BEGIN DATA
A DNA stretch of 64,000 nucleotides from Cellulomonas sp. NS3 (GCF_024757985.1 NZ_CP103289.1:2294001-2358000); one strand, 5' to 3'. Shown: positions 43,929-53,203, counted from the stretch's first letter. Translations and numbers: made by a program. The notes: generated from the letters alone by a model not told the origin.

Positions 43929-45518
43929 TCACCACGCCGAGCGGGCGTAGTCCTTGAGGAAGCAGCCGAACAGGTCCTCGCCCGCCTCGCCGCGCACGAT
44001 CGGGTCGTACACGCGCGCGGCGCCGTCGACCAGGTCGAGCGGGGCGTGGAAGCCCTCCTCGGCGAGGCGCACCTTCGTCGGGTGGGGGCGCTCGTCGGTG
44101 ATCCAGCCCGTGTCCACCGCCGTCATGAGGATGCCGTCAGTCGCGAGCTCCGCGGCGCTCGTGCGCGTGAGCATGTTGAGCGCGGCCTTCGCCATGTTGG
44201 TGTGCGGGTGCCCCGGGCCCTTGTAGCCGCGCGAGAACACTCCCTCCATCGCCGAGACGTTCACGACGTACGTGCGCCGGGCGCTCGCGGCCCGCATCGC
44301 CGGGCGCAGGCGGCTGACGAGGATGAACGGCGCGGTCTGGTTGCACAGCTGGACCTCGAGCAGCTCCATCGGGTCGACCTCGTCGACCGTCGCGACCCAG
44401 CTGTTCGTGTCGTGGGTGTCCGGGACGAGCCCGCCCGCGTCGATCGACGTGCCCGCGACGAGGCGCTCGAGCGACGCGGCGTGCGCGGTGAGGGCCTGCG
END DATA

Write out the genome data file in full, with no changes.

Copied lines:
A DNA stretch of 64,000 nucleotides from Cellulomonas sp. NS3 (GCF_024757985.1 NZ_CP103289.1:2294001-2358000); one strand, 5' to 3'. Shown: positions 43,929-53,203, counted from the stretch's first letter. Translations and numbers: made by a program. The notes: generated from the letters alone by a model not told the origin.

Positions 43929-45518
43929 TCACCACGCCGAGCGGGCGTAGTCCTTGAGGAAGCAGCCGAACAGGTCCTCGCCCGCCTCGCCGCGCACGAT
44001 CGGGTCGTACACGCGCGCGGCGCCGTCGACCAGGTCGAGCGGGGCGTGGAAGCCCTCCTCGGCGAGGCGCACCTTCGTCGGGTGGGGGCGCTCGTCGGTG
44101 ATCCAGCCCGTGTCCACCGCCGTCATGAGGATGCCGTCAGTCGCGAGCTCCGCGGCGCTCGTGCGCGTGAGCATGTTGAGCGCGGCCTTCGCCATGTTGG
44201 TGTGCGGGTGCCCCGGGCCCTTGTAGCCGCGCGAGAACACTCCCTCCATCGCCGAGACGTTCACGACGTACGTGCGCCGGGCGCTCGCGGCCCGCATCGC
44301 CGGGCGCAGGCGGCTGACGAGGATGAACGGCGCGGTCTGGTTGCACAGCTGGACCTCGAGCAGCTCCATCGGGTCGACCTCGTCGACCGTCGCGACCCAG
44401 CTGTTCGTGTCGTGGGTGTCCGGGACGAGCCCGCCCGCGTCGATCGACGTGCCCGCGACGAGGCGCTCGAGCGACGCGGCGTGCGCGGTGAGGGCCTGCG